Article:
Elisa Wood, Microgrid Knowledge
As New Jersey prepares for a second round of funding for town center microgrids, some worry that the microgrids may never see the light of day.
The problem? The projects need an infusion of private money to go forward. But state rules make it difficult for government to partner with private industry on energy projects.
Town center microgrids are to New Jersey what community microgrids are in other states — generally complex projects designed to electrify multiple critical facilities, such as fire stations, hospitals, and wastewater treatment plants, during a power outage.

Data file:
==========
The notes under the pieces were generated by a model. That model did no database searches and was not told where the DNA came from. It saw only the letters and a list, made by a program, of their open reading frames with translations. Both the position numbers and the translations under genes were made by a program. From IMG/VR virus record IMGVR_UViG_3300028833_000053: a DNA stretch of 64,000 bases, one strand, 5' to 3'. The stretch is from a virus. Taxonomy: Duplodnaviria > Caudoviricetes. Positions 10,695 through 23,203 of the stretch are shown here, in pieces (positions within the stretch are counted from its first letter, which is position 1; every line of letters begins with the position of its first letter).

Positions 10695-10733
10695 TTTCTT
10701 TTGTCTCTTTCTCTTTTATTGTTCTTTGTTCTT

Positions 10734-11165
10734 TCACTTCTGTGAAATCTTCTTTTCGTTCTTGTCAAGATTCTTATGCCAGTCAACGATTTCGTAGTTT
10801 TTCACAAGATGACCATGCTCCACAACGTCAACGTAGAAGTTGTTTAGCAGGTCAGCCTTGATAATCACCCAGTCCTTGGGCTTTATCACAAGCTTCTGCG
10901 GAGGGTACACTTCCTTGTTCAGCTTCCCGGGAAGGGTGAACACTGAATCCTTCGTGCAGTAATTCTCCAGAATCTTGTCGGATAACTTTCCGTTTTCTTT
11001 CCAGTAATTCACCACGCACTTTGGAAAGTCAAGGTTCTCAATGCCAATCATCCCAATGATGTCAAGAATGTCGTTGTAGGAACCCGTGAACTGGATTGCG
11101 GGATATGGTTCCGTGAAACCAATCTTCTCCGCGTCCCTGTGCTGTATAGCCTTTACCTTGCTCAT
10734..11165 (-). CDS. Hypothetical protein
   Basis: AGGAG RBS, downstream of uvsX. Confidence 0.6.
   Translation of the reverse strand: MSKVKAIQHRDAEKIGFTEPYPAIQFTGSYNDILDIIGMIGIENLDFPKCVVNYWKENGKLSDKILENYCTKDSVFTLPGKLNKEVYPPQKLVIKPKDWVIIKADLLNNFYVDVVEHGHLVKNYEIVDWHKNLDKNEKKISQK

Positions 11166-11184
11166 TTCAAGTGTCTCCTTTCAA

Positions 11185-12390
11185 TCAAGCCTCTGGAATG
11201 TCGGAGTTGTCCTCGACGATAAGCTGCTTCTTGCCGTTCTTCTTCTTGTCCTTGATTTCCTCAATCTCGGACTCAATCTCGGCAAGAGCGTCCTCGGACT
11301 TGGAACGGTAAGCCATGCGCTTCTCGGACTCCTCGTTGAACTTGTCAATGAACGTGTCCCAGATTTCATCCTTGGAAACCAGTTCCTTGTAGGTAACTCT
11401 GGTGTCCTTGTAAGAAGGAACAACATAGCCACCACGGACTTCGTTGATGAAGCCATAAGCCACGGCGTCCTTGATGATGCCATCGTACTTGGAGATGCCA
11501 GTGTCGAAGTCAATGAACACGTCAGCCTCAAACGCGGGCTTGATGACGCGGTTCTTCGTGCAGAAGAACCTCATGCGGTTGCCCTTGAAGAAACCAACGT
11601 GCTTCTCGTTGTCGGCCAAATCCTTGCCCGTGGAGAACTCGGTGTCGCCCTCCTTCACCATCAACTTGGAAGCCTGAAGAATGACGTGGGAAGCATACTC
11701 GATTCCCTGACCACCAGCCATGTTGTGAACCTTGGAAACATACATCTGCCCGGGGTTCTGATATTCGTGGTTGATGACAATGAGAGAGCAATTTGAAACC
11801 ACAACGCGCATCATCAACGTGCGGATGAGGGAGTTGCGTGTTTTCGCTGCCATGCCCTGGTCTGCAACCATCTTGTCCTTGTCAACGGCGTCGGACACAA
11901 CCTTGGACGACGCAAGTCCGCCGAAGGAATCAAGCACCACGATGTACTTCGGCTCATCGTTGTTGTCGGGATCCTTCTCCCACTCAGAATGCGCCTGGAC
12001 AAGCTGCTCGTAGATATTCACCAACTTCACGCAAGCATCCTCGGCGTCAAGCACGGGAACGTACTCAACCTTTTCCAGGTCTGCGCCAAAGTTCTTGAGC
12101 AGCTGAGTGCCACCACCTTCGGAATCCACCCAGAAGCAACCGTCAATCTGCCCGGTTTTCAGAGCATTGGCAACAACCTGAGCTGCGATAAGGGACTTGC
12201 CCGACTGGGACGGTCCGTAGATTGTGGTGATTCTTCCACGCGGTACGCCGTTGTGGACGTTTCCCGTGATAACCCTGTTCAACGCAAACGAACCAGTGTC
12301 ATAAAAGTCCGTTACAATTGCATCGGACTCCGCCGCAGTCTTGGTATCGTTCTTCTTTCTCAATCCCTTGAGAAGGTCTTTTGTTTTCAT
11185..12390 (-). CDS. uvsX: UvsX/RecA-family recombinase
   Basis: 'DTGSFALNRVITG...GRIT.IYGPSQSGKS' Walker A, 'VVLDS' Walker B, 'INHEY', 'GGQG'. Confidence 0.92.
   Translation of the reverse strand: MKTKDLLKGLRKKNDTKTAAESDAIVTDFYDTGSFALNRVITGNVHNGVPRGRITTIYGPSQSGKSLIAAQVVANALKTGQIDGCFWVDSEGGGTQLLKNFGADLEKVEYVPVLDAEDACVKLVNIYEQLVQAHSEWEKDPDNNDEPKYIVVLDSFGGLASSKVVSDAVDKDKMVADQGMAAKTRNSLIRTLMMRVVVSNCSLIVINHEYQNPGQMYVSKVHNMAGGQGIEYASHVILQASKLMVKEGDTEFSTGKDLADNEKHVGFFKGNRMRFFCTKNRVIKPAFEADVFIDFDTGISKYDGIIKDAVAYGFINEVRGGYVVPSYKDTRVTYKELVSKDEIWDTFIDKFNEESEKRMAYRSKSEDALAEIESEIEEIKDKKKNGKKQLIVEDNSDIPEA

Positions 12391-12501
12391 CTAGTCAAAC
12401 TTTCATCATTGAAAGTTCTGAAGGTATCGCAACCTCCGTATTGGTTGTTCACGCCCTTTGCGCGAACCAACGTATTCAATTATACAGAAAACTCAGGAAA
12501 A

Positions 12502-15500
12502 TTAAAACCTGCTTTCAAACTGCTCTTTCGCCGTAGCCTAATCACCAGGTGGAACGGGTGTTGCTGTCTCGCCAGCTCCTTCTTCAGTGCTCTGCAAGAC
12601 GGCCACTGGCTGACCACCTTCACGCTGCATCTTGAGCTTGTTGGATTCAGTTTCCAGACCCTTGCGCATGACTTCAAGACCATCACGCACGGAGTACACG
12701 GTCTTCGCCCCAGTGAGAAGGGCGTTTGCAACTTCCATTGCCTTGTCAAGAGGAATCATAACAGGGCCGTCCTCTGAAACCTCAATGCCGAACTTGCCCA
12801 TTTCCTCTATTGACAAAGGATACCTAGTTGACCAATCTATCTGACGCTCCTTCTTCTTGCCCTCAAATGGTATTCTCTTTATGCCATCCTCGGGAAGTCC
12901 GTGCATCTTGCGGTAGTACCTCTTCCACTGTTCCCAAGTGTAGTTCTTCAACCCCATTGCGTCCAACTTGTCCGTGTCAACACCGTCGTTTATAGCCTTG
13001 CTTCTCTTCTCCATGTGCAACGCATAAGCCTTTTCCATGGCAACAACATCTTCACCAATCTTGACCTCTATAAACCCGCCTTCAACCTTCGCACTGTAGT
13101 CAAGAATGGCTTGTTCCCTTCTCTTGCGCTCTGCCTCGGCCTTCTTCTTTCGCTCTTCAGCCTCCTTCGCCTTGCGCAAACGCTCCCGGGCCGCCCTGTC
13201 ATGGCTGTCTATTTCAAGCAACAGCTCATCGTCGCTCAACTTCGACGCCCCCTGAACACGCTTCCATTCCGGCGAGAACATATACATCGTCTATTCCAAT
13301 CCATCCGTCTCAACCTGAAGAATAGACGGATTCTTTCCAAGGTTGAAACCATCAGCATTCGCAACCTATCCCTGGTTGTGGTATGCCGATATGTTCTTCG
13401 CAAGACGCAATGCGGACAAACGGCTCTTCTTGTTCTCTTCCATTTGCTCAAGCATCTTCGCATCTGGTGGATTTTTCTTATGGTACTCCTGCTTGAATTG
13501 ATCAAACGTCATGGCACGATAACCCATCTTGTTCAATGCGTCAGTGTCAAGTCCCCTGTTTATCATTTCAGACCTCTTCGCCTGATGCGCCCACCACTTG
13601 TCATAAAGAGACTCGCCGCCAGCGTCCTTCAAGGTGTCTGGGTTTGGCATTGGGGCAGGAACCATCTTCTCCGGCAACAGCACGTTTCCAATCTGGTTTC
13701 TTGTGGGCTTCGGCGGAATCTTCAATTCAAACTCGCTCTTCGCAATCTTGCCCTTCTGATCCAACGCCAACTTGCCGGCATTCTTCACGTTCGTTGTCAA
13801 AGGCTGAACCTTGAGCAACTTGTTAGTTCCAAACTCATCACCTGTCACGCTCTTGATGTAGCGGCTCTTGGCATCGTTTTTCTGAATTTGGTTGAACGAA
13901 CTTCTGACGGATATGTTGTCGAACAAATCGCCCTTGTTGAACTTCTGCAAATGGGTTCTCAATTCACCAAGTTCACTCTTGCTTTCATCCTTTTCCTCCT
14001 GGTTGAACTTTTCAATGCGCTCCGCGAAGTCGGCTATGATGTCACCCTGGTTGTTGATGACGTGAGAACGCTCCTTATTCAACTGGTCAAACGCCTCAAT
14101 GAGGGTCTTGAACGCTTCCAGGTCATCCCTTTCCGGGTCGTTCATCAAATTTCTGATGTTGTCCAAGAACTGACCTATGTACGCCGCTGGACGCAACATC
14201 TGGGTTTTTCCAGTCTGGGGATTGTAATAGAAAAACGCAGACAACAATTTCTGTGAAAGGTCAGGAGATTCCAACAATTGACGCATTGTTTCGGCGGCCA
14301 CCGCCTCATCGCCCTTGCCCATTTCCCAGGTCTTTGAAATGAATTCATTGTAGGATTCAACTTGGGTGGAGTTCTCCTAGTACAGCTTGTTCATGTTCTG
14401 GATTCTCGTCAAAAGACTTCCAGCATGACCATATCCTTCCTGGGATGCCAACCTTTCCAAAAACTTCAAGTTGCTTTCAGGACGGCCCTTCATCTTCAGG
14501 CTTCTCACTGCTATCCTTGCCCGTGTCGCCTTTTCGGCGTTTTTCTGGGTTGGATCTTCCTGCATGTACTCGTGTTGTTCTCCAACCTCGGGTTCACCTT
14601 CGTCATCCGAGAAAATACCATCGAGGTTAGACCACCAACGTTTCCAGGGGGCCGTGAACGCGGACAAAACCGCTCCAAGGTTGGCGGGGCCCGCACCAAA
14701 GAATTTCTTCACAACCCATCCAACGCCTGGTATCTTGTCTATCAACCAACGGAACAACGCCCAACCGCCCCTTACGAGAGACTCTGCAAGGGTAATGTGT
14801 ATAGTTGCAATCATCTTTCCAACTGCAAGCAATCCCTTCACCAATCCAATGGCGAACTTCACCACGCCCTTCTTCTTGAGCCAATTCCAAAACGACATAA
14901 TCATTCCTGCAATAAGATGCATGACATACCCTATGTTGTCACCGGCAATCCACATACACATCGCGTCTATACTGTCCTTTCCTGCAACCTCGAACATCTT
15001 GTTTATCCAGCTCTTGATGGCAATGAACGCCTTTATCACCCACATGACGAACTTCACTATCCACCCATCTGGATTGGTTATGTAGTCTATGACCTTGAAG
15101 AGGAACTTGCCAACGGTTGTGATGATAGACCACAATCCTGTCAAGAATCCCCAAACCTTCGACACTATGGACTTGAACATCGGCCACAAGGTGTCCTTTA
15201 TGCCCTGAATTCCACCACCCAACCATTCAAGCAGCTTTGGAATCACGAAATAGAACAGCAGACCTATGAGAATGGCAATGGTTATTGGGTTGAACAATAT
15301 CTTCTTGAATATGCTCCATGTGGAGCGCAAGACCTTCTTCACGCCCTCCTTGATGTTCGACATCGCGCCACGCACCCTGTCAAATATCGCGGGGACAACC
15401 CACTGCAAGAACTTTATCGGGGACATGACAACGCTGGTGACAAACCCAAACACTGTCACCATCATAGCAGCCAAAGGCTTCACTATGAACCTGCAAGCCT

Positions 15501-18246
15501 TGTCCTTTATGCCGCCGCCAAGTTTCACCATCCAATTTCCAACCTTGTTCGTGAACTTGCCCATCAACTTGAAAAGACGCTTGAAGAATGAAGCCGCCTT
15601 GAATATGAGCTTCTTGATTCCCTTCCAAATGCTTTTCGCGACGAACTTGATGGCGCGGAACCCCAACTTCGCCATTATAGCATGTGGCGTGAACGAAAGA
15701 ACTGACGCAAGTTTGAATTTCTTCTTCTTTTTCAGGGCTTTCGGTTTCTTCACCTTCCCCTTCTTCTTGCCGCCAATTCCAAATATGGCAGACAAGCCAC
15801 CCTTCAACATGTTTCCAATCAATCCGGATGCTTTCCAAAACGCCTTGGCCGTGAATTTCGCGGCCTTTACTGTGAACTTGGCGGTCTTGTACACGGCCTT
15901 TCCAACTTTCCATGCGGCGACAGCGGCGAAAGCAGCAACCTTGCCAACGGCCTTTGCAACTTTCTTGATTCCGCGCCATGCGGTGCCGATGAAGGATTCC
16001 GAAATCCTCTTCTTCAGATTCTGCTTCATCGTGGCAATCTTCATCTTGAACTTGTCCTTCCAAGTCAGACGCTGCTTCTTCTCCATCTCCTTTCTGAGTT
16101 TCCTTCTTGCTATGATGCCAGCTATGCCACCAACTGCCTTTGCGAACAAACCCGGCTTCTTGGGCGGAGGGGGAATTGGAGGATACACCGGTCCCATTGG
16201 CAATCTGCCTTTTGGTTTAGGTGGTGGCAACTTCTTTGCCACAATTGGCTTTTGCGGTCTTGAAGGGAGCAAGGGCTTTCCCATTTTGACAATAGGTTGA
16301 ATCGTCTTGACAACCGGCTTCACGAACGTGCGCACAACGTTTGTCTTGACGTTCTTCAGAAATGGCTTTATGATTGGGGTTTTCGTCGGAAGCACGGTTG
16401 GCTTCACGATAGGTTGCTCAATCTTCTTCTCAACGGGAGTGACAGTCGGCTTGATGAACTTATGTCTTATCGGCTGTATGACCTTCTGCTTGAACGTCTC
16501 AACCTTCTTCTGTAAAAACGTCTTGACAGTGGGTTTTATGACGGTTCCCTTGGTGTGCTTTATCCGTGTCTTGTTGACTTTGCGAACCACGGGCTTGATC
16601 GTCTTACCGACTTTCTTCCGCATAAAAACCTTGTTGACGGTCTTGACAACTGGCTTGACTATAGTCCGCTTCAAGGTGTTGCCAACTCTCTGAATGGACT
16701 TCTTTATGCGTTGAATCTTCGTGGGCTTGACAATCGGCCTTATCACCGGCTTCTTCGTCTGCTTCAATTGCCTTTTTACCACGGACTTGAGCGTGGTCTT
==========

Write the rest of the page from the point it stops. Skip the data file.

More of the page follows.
Still smarting from the onslaught of SuperStorm Sandy in 2012, the state allotted more than $2 million in 2017 to 13 town center microgrids chosen via a competitive application. The communities used the money for feasibility studies and now the state is preparing to announce a second round of funding for engineering studies.
But for the communities to move into development and construction, they need an infusion of private capital.